Is France’s Bet on Nuclear Energy Bearing Fruit?



France has significant potential in the field of renewable energy.

At the same time, France can supply its industry with cheap energy from nuclear power, which France’s heavy industry needs to produce goods of the highest quality.



1. Nuclear energy is France’s main strength in the energy sector


Nuclear energy is one of France’s main strengths, partly because France is the leading energy power in Europe. France is able to export electricity to Central Europe and especially to Germany. This is a major advantage for French industrial production because France is relatively energy independent. The nation can supply its own industry with cheap energy – at any time.

Nuclear energy has the additional advantage that it can ensure a basic supply of energy. This is an advantage compared to other countries. Other countries, such as Germany, cannot secure renewable energy supplies at all times. Germany relies heavily on renewable energy in a country where the wind does not always blow and the sun does not always shine. This undermines German industrial progress and may cause German manufacturers to look for other ways to maintain industrial production. Energy costs are particularly high in heavy industry and steel production.


2. In recent years, renewable energy has begun to compete with nuclear power


Assuming that wind power can make a sustainable contribution to France’s energy landscape, nuclear power will still remain an important part of the French energy industry. This will not change in the foreseeable future, but renewables will account for a growing share of French electricity production.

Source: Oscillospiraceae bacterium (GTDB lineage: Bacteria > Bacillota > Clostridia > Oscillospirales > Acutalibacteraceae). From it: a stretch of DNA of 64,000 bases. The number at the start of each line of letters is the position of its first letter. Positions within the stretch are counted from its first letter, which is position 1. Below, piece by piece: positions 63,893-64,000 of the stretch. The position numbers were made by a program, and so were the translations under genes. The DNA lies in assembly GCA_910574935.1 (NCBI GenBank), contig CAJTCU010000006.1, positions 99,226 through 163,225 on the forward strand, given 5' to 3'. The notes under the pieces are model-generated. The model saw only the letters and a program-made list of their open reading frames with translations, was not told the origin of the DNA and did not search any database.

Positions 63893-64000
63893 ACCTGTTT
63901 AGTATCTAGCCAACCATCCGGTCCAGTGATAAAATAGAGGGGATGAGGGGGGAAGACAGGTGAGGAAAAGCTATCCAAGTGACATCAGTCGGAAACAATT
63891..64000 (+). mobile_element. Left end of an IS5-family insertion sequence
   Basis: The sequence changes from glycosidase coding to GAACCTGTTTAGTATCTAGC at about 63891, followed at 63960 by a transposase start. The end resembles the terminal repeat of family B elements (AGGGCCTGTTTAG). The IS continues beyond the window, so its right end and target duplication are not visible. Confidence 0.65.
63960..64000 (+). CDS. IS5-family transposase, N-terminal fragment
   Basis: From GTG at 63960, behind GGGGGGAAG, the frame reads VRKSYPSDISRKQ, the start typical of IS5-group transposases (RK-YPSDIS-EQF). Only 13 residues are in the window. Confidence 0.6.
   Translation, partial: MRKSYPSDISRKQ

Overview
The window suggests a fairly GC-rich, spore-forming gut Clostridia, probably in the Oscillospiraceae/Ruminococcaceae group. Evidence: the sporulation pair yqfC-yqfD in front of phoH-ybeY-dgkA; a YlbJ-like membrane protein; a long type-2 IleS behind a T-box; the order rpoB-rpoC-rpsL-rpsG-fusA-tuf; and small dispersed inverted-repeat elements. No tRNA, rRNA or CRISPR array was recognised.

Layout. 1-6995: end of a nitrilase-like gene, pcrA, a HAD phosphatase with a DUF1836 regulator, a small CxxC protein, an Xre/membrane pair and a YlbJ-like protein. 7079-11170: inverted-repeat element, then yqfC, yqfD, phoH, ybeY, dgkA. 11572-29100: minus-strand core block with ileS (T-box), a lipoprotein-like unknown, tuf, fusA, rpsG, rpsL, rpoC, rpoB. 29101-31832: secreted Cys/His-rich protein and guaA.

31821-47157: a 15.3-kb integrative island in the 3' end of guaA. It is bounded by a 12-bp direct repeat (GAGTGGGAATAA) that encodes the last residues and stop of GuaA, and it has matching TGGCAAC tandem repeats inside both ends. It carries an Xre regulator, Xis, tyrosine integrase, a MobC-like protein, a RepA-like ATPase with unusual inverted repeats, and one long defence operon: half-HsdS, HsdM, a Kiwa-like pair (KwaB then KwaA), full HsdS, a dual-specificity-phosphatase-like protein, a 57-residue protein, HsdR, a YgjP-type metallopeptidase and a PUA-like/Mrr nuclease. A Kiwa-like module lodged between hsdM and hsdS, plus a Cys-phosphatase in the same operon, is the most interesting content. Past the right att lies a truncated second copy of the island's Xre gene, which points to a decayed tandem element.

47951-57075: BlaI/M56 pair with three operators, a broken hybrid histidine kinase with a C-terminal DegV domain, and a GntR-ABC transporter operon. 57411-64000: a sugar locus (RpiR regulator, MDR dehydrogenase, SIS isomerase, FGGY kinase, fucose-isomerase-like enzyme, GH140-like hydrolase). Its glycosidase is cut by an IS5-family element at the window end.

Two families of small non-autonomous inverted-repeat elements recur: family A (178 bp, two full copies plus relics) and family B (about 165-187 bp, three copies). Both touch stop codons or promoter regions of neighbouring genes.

Wind energy is particularly promising and will most likely reach grid parity in the French electricity market. As for the European renewable energy industry, there is a fruitful relationship between France and Germany, where both countries have made important contributions to each other in the field of renewable energy. In particular, German companies have made a significant contribution to the commercialization of solar and wind energy systems for the global market.


3. The maintenance costs of older nuclear power plants are actually quite high, especially when decommissioning costs are included.


While it is true that nuclear power can support the French energy industry, maintenance costs remain high. This calls into question the entire future of the French energy industry in the years to come. Is it worth to invest in newer nuclear power plants with an updated safety design, or should France make a complete transition to renewables, as Germany has done. And France has learned from the German experience with renewables. Germany has some of the highest electricity prices in the industrialized world, straining household budgets and imposing high costs on industry and commerce. Energy prices play an important role for households, as can be seen in the Yellow Vests protests in France.

There is also the question of whether France will be able to maintain such a large nuclear power industry in the coming years, as the French nuclear power industry will need significant investment to replace the old nuclear plants. Most of the French nuclear power plants are relatively old and do not comply with the most modern safety concepts. 


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